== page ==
Born Free Foundation - Keep Wildlife in the Wild

Making a killing

18 July 2017

Categories: Homepage News, Wildlife Trade News

Grotesque rhino horn auction to take place in South Africa

On 21st August 2017, rhino horn stockpiles belonging to John Hume, South Africa’s largest rhino farmer and owner of more than 1,500 rhinos, will be put up for sale in an online auction.

The auction has been made possible by the decision of South Africa’s High Court to overturn a domestic moratorium on commercial horn sales, which had been in place since 2009. The decision, which was upheld by the Constitutional Court in April of this year, followed a legal challenge to the moratorium by Mr Hume and others.

While the international ban on commercial trade in rhino horns remains in place, the opening up of commercial domestic trade within South Africa, coupled with the possibility that owners of horns may be able to take them out of the country for ‘personal purposes’, raises the likelihood of the auction attracting buyers intent on making a profit by selling horn into illegal international markets in Vietnam, China and elsewhere.

According to the auction website, Mr Hume currently owns more than 6 tonnes of rhino horn, largely obtained by ‘trimming’ the horns of live rhinos. It is not clear how much of this stockpile will be offered for sale in this first auction, although a second, physical auction is planned for September.

Born Free’s Associate Director Dr Mark Jones said: “This is a deeply cynical move by Mr Hume that is clearly designed for the sole purpose of turning an enormous profit from his rhino farming activities. The blatant disregard for the potential consequences for wild rhinos across their range is staggering.”

The website advertising the Auction has been translated into Mandarin and Vietnamese, further fuelling fears that its principal target is international buyers.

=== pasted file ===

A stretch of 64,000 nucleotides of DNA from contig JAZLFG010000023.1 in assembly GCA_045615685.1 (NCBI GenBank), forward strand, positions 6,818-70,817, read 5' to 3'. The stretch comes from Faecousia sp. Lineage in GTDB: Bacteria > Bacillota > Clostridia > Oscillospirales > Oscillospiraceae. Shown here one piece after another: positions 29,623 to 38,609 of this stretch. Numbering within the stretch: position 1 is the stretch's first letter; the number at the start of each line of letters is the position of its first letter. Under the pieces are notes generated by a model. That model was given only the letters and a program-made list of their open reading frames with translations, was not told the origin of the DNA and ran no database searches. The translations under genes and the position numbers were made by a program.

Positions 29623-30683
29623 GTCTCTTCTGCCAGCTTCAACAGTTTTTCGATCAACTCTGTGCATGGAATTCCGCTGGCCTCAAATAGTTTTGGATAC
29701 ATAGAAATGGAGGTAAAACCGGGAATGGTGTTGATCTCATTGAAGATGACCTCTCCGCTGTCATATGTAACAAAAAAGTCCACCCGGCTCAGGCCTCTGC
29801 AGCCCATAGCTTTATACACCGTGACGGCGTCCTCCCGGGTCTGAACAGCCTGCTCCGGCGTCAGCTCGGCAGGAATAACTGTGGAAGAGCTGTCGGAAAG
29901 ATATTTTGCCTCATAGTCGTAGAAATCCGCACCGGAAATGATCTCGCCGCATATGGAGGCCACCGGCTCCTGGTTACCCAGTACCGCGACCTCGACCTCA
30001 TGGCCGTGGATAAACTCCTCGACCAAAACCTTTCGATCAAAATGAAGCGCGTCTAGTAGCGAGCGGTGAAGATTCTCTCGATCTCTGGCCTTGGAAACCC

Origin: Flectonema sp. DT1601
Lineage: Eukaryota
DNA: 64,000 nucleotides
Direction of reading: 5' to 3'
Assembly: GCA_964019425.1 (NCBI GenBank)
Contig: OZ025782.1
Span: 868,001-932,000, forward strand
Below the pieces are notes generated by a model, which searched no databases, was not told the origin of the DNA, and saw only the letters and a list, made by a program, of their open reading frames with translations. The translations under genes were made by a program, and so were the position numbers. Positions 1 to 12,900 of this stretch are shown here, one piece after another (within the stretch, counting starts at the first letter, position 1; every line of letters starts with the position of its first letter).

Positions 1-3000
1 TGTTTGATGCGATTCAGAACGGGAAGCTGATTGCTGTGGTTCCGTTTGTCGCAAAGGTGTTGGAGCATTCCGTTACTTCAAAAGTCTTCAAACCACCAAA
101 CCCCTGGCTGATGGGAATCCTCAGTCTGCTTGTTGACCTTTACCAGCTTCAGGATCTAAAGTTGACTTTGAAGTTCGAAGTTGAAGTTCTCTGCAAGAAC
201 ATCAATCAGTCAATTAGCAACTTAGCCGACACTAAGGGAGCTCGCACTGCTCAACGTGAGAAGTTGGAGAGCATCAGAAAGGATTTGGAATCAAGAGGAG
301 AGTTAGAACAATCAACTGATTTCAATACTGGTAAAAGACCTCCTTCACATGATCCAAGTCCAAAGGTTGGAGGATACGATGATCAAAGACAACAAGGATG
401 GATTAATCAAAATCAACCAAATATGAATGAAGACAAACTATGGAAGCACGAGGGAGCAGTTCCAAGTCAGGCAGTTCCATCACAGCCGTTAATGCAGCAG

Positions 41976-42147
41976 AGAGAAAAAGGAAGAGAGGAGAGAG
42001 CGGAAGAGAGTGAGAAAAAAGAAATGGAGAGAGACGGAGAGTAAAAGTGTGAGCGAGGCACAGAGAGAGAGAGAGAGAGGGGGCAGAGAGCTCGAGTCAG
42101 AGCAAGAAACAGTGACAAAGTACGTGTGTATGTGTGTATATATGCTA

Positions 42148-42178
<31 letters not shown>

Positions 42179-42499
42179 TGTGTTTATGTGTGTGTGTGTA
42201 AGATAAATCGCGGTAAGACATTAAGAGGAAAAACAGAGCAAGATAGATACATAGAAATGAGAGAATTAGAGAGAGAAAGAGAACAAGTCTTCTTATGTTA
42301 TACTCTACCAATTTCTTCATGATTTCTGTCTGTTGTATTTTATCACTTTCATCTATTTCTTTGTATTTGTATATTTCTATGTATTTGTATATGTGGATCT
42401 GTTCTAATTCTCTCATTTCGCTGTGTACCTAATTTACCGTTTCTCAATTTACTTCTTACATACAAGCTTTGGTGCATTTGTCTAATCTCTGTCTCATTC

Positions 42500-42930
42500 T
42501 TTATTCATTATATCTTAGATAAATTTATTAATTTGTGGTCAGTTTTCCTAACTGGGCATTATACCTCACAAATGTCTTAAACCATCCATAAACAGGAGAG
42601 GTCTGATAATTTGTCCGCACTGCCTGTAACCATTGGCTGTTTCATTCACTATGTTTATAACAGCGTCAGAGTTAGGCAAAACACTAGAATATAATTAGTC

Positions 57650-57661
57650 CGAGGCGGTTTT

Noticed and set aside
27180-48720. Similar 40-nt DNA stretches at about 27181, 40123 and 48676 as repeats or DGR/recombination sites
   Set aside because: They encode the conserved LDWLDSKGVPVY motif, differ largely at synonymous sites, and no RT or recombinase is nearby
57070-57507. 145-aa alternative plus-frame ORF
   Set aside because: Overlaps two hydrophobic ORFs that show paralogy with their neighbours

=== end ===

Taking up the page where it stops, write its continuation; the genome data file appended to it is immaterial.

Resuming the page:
“Those profiteering from this auction claim the sales will be regulated by the need for potential buyers to obtain permits from the South African authorities”, continued Jones. “However, the only reason people may want to bid for these horns will be to sell them on for profit, and the only way they can do that is by smuggling them out of South Africa and into lucrative illegal Asian markets. We have no confidence that the proposed permitting and marking system will prevent this from happening. If it is allowed to go ahead, this auction will inevitably stimulate demand for horn, which in turn will put more pressure on beleaguered wild rhinos. We implore the South African authorities to step in and put a stop to this.”

Only around 29,000 rhinos belonging to five species remain across the world. South Africa is home to approximately 20,000, more than a quarter of which are privately owned.

Poachers target rhinos for their horn, which are then trafficked into some Asian countries by organised criminal gangs where they sell for astronomical prices for use in traditional medicine, as a status symbol and as an investment. More than 6,000 rhinos have been killed by poachers in South Africa alone over the past decade, and poaching levels are on the rise in other countries including Namibia and Zimbabwe. Poachers pay no regard for the welfare of the animals they target; many rhinos have endured horrendous suffering and many dependent calves have been orphaned.

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